That pig will do, sir, that pig will do
Margaret Webb, March 9th, 2009
Margaret Webb visits farms outside Stratford and Acton in search of the perfect heritage porker
July 12, 2008
STRATFORD, ONT. -- As Stratford makes much ado about Shakespeare, just west of the city, along a little-travelled county line, the pork's the thing at perhaps the ultimate takeout joint in Ontario.
Many cookhouses dish up ribs with four or five sauces, but Perth Pork Products serves up juicy, tender meat from five different breeds, including rare heritage lines. Among its many fans the place counts some of the biggest names in Ontario cuisine: chefs Jamie Kennedy, Anthony Rose of the Drake and Mark Cutrara of Cowbell fame.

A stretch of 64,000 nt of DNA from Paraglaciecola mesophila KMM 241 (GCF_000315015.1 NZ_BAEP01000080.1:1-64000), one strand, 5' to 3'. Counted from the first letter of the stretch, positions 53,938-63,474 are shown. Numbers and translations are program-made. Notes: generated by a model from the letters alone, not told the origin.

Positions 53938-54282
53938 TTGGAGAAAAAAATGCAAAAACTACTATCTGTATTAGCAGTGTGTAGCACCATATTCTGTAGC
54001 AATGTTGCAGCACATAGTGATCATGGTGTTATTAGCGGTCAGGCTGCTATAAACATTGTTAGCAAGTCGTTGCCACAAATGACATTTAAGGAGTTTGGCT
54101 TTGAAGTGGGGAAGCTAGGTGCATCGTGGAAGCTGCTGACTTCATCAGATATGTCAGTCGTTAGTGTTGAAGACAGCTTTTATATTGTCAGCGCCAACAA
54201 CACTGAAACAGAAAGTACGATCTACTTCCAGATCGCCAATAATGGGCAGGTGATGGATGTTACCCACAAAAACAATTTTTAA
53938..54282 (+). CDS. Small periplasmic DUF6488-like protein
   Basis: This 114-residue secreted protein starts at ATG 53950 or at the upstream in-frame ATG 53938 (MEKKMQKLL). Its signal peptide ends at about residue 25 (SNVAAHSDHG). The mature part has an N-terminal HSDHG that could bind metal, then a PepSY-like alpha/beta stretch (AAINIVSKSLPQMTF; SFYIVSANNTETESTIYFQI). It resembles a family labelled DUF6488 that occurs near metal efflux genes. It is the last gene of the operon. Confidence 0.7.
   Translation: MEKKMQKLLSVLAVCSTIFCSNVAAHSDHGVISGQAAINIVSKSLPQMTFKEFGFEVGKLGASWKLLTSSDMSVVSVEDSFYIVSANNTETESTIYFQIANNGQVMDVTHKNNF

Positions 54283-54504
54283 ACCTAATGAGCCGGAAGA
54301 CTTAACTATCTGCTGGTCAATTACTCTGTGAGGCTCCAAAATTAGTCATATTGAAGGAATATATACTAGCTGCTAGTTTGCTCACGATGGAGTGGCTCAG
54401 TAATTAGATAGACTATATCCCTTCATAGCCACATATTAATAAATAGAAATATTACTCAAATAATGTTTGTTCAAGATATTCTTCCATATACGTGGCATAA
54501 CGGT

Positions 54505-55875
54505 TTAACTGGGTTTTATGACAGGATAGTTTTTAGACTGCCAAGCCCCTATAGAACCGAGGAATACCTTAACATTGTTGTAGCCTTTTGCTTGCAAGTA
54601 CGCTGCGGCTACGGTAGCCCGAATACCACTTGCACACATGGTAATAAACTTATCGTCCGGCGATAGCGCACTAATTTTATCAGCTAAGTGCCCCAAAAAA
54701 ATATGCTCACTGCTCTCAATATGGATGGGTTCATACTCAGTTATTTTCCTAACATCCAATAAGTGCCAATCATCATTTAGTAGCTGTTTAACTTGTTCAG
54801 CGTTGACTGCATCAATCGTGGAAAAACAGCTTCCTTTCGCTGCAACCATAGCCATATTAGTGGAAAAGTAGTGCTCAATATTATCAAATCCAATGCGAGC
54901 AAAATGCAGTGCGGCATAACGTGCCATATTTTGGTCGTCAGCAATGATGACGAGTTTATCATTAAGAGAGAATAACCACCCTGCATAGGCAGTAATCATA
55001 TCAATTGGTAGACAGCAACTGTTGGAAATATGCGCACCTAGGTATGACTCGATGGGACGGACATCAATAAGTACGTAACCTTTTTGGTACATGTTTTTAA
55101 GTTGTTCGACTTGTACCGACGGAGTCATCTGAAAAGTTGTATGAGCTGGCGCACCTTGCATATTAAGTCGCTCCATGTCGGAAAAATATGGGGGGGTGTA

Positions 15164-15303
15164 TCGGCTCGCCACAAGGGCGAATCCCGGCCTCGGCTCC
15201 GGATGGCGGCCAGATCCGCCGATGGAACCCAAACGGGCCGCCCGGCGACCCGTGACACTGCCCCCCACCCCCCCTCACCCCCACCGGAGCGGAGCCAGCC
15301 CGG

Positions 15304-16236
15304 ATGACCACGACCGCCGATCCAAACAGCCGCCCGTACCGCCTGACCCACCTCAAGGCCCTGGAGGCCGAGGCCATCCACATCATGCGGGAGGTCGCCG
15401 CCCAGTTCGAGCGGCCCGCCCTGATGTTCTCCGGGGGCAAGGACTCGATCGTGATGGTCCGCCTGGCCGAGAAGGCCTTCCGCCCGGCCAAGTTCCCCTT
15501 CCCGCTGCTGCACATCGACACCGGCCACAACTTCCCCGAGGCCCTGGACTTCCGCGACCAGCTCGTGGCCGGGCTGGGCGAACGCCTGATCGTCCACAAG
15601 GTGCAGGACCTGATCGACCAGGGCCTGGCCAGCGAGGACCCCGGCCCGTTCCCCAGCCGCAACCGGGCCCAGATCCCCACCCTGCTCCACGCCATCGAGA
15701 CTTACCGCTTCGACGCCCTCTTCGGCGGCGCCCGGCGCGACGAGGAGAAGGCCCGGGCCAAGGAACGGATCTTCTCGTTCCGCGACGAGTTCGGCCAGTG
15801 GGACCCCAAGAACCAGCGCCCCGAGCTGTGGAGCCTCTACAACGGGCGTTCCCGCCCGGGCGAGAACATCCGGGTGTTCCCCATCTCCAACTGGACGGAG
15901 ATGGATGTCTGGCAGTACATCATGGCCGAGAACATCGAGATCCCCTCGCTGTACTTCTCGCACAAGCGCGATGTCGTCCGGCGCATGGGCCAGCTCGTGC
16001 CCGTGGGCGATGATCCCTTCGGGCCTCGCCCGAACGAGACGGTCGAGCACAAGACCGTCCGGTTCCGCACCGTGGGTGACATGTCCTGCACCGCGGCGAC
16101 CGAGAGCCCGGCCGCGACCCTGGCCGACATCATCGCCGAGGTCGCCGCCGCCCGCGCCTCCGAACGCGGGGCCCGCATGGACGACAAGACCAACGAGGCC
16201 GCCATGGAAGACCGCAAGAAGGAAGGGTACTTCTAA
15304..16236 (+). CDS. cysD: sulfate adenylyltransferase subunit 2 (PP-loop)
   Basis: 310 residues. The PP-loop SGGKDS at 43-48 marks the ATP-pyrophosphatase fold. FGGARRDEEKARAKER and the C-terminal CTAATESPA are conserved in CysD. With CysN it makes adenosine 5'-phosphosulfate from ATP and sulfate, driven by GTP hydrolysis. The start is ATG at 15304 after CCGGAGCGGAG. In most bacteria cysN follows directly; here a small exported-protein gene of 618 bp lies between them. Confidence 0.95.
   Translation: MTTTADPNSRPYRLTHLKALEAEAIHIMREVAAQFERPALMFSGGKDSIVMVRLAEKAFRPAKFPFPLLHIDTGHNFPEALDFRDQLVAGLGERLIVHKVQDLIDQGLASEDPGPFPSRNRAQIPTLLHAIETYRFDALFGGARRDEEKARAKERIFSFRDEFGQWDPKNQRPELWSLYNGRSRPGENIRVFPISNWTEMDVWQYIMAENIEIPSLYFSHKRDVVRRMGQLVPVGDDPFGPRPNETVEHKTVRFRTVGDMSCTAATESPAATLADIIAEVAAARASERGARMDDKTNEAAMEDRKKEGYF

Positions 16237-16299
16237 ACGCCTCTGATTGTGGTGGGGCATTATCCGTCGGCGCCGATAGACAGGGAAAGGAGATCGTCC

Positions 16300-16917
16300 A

I arrive at 10 a.m. after a pleasant two-hour drive from Toronto - the last stretch along pretty Highways 7 and 8, which wind through the lush farmland of Perth County. The 40-hectare family farm is open for tours - just call ahead - but I am the only one here.
Farmer Fred de Martines strolls up from the barn to greet me. Clearly, this place remains a secret even to many serious porkophiles, perhaps because placing an order entails a hike to the back of the farm. There, I meet the dish of my porcine dreams - face to snout. Yes, the ribs, as you might have gathered, are still very much part of the pig.
The Globe and Mail
While the farm store sells frozen racks and other cuts to go, I came here to buy the whole beast, enabling me to pack my freezer with luxury pork (it keeps about six months) for about $3 a pound, a little more than the retail price of bland supermarket chops.